Shares of tronc Inc., parent of the Los Angeles Times, jumped 4.6 percent on Monday after the company pushed back against claims of unfair treatment by Patrick Soon-Shiong, its second-largest shareholder.
In a letter to Soon-Shiong made public Monday, the company dismissed claims that he had been treated unfairly by the board. It came in response to a March 27 letter from the biotech billionaire filed with the Securities and Exchange Commission in which he demanded the same treatment as Chairman Michael Ferro, whose Merrick Ventures was granted the ability to own 30 percent of tronc.
“Although (Soon-Shiong’s) Nant (Capital) continues to have faith in the Company’s potential … Nant is troubled by the Company’s corporate governance, or lack thereof,” his letter stated.
Tronc’s response, filed with the SEC on Monday, countered that its board had acted appropriately.
The company’s letter also claimed tronc turned down a request from Soon-Shiong that it buy stock in the June public offering of his biotech company NantHealth. Instead, Ferro independently invested $10 million in NantHealth through Merrick, his Chicago private equity firm.
“The implicit threat was that, if Merrick did not invest in NantHealth, Dr. Soon-Shiong would not invest in tronc,” the letter stated.
The exchange is the latest salvo in the battle between the Soon-Shiong and Ferro, tronc’s largest shareholder.
“It indicates that both sides seem to be dug in here, and both sides seem to be committed to raising their stakes,” Bloomberg analyst Paul Sweeney said.
Investors appear to be hoping that whoever makes the winning play will do so at a premium price for tronc stock, which closed on Monday at $14.54 a share, up from $13.92 a share on Friday.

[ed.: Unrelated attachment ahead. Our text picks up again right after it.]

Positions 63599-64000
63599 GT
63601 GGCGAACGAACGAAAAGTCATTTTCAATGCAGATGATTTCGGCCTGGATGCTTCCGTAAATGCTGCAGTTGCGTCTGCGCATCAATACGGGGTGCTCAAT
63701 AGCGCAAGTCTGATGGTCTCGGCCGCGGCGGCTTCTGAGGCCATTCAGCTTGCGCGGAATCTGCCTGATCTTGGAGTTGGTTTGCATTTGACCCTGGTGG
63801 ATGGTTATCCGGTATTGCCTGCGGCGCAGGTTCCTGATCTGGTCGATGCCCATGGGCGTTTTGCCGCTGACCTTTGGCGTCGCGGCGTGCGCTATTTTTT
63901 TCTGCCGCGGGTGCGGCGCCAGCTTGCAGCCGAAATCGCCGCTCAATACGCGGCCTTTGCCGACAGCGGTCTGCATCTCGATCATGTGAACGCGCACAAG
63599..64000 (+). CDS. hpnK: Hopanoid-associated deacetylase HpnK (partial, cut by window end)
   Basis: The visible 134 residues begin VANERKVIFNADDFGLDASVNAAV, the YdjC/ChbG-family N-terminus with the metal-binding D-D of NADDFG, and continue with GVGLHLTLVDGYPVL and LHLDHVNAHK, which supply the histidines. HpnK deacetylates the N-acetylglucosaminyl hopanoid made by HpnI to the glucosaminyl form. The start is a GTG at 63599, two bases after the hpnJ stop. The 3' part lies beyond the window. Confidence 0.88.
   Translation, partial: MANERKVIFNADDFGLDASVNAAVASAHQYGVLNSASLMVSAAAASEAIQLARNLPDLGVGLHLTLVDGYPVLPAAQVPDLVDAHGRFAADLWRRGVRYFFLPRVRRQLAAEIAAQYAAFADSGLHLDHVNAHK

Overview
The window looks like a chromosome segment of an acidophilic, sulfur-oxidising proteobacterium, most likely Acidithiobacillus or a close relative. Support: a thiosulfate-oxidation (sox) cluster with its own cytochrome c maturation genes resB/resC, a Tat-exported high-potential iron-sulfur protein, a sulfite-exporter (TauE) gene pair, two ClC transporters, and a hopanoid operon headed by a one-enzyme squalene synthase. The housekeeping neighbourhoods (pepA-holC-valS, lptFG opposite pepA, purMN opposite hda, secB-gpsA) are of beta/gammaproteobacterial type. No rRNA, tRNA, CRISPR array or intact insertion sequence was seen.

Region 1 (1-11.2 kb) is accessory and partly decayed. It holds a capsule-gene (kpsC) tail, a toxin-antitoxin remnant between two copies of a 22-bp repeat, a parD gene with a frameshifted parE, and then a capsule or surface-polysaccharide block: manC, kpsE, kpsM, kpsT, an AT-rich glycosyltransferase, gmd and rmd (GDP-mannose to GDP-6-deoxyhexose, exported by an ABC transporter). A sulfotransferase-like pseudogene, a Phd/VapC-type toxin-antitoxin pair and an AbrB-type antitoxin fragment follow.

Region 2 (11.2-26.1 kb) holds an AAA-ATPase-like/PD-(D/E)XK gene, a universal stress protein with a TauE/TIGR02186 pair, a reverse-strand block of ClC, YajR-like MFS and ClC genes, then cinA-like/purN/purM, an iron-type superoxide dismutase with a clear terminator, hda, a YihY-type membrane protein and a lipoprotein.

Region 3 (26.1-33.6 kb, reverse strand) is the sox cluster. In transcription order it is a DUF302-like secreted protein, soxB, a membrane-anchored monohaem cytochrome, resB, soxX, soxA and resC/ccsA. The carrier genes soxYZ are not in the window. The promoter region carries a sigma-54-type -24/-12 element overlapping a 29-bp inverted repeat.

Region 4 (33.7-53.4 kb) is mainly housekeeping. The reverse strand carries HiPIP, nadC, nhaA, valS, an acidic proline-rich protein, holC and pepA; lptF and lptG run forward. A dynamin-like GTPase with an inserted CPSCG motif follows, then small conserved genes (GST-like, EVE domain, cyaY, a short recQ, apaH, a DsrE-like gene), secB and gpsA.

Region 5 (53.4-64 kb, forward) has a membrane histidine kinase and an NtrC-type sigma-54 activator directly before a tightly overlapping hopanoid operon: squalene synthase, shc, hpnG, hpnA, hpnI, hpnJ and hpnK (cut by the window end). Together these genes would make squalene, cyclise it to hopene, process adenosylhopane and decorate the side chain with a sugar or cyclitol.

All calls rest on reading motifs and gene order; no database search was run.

“If you’re a public investor, you’re feeling pretty good, because you have these two wealthy groups that seem to want the same thing – control of the company,” Sweeney said.
Tronc is still trading far below the $17 a share it reached in November, when the Chicago media company struck a deal to sell to newspaper chain Gannett Co. After the transaction fell through, stock plunged to about $9.50 a share.
Soon-Shiong, who has long been rumored to have an interest in owning the paper, made several stock purchases in recent months that brought his ownership stake close to 25 percent. However, he was also ousted from the board and prevented from upping his stake beyond 25 percent, while Ferro was allowed to control 30 percent.
Tronc also said plans for artificial intelligence and machine vision technology that Soon-Shiong planned to license to tronc, announced when the physician made his first investment in the newspaper company last May, have fallen through.
“The technology to be licensed turned out to be of no use to tronc’s online business and final terms of the proposed licensing were never reached,” the letter said.
Real estate reporter Daina Beth Solomon can be reached at email@example.com. Follow her on Twitter @dainabethcita for the latest in L.A. real estate news.